By this point it probably won't come as any surprise that I don't like Die Schöne und das Biest either. Okay, so it's not another big production number, but I've still never liked the song, although I also don't hate it to the same extent I do some of the others. Still, since it's the title song, I figure I ought to at least mention it....I can see no real problems with Cristina Grimandi's performance of the song, aside from the fact that she doesn't make me want to listen to it at all.
The Wie kann ich sie lieben? Reprise is, in my obviously biased opinion :), fabulous. As I said when discussing Totenklage from Elisabeth, I really like singers who aren't afraid to sound awful when the emotional context requires it. For me, acting is more important than beautiful singing (within limits, of course), so it's not surprising that this is my favourite of the three versions of this song that I have. Kröger's Beast sounds like he's crying, truly in pain from the idea of not being with Belle. Just lovely. *sigh*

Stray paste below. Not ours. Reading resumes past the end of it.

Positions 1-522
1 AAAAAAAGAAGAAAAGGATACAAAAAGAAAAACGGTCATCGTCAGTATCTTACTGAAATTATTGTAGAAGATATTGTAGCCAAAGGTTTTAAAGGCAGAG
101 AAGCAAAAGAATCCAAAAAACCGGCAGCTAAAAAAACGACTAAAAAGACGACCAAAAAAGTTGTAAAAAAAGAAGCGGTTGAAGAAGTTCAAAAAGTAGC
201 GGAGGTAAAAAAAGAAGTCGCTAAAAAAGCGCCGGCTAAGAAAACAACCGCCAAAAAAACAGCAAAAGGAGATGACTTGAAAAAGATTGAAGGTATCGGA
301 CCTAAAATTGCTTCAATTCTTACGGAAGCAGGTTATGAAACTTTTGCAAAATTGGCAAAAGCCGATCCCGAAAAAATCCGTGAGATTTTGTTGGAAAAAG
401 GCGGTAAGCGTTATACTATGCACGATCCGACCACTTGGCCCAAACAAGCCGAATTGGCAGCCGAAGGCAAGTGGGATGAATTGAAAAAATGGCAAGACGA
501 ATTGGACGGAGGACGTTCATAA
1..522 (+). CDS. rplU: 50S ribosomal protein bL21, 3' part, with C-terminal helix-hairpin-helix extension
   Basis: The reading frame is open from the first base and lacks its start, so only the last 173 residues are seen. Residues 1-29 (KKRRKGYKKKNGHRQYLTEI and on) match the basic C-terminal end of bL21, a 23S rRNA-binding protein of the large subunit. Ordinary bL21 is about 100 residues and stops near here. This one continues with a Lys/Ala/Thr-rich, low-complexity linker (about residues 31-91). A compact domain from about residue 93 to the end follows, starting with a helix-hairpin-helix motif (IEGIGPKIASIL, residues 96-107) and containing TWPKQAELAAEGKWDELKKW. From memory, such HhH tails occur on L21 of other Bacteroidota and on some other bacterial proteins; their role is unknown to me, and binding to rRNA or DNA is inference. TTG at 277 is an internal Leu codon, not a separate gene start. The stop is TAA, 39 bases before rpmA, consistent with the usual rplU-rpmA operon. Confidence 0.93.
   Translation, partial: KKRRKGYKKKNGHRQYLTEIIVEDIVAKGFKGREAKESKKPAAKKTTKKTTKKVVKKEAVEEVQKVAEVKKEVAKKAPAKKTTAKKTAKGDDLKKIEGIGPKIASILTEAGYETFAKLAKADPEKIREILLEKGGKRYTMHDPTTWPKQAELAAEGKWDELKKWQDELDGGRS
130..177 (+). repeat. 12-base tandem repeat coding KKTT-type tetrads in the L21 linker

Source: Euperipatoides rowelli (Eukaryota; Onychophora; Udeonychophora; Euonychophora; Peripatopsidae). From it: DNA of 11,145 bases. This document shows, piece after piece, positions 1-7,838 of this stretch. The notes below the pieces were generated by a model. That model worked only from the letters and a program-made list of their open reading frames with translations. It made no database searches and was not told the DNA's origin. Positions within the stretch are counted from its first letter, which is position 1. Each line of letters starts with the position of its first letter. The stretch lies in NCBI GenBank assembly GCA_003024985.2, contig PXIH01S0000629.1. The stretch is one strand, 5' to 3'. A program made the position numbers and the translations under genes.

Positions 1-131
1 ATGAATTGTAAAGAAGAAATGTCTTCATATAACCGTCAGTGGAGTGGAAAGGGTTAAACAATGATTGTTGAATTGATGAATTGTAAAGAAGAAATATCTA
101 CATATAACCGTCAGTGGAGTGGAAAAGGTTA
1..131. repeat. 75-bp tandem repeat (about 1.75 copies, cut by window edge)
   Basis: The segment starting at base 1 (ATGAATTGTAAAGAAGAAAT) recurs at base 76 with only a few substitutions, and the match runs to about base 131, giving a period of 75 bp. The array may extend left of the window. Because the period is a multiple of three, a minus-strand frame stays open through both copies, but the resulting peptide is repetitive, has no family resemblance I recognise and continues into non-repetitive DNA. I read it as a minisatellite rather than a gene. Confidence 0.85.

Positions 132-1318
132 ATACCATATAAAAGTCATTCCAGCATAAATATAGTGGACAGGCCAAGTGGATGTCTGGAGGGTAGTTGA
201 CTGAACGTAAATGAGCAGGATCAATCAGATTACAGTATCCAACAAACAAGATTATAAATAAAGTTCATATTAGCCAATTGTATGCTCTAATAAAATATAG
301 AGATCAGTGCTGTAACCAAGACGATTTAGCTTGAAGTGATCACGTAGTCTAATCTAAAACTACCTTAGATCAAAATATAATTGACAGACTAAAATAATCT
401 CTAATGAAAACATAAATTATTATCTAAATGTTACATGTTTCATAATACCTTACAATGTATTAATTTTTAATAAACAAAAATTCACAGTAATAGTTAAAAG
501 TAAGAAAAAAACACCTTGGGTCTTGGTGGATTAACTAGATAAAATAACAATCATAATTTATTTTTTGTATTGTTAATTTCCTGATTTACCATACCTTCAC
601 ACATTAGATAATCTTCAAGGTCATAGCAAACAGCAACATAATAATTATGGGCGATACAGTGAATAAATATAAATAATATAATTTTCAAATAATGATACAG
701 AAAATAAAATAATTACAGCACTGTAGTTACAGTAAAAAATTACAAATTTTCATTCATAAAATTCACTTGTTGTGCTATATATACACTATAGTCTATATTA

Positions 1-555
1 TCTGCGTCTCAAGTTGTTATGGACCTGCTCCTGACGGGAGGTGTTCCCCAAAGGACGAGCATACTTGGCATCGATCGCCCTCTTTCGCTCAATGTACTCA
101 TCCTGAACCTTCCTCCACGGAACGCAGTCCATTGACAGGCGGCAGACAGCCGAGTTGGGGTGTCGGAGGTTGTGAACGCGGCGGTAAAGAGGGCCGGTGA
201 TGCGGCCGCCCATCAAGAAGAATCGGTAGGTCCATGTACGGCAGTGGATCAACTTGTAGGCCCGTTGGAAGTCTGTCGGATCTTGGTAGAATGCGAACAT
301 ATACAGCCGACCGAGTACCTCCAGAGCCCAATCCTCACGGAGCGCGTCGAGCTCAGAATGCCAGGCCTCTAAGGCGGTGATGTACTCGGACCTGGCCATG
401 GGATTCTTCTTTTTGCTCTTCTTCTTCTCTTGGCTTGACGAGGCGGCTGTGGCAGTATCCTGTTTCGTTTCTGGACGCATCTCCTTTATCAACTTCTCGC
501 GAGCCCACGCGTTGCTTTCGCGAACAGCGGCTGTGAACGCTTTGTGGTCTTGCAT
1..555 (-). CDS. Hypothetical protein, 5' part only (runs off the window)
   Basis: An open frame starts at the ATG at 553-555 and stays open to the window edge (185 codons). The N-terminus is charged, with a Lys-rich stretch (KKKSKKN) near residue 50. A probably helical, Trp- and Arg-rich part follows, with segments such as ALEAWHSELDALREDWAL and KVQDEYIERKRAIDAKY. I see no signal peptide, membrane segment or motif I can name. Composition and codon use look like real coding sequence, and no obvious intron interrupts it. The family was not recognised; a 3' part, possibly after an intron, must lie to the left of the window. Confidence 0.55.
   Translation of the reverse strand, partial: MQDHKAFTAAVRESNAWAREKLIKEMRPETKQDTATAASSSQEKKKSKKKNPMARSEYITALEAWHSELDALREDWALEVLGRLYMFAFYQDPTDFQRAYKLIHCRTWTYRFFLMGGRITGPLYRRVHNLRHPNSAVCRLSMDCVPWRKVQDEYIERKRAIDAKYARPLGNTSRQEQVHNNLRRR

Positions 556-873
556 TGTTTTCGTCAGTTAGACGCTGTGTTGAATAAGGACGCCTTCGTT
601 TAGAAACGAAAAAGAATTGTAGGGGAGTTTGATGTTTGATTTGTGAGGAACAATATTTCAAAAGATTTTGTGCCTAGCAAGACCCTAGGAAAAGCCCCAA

I'm going to combine Zuhaus (Reprise) and Verwandlung/Finale Ultimo into one paragraph, as in my mind they're really the same scene....Great work from both Kröger and Delos Santos. From what I can remember, they manage to sound a bit less melodramatic during the death scene than, say, Freeman and Vasicek. The Prince sounds "like Kröger", unlike the Beast. I happen to like the fact that the character's voice alters along with the rest of his body; seems appropriate, but then, that may just be me. :)
In all, I think this album was very well done, and has a generally excellent cast. I know I ought to have said more about certain roles--particularly Lumière and Gaston--but it's a bit difficult since I almost always skip the songs which don't have Belle or the Beast, no matter which cast I'm listening to.